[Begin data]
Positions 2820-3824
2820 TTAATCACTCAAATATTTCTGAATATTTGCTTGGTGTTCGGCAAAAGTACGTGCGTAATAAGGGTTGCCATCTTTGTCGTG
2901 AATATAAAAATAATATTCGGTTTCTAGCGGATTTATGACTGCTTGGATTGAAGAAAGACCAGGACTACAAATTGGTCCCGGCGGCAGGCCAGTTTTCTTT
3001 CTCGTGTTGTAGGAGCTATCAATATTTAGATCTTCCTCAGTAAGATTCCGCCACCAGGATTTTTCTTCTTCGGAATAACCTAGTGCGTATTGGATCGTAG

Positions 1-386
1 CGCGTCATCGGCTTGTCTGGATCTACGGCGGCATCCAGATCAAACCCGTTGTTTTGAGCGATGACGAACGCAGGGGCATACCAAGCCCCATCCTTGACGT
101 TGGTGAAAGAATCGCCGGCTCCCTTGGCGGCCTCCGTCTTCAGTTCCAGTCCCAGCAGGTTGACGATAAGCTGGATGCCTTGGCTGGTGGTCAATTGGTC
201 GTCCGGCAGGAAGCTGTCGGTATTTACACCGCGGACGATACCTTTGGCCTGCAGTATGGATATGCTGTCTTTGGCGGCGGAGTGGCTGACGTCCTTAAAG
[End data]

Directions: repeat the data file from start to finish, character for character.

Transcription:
Positions 2820-3824
2820 TTAATCACTCAAATATTTCTGAATATTTGCTTGGTGTTCGGCAAAAGTACGTGCGTAATAAGGGTTGCCATCTTTGTCGTG
2901 AATATAAAAATAATATTCGGTTTCTAGCGGATTTATGACTGCTTGGATTGAAGAAAGACCAGGACTACAAATTGGTCCCGGCGGCAGGCCAGTTTTCTTT
3001 CTCGTGTTGTAGGAGCTATCAATATTTAGATCTTCCTCAGTAAGATTCCGCCACCAGGATTTTTCTTCTTCGGAATAACCTAGTGCGTATTGGATCGTAG

Positions 1-386
1 CGCGTCATCGGCTTGTCTGGATCTACGGCGGCATCCAGATCAAACCCGTTGTTTTGAGCGATGACGAACGCAGGGGCATACCAAGCCCCATCCTTGACGT
101 TGGTGAAAGAATCGCCGGCTCCCTTGGCGGCCTCCGTCTTCAGTTCCAGTCCCAGCAGGTTGACGATAAGCTGGATGCCTTGGCTGGTGGTCAATTGGTC
201 GTCCGGCAGGAAGCTGTCGGTATTTACACCGCGGACGATACCTTTGGCCTGCAGTATGGATATGCTGTCTTTGGCGGCGGAGTGGCTGACGTCCTTAAAG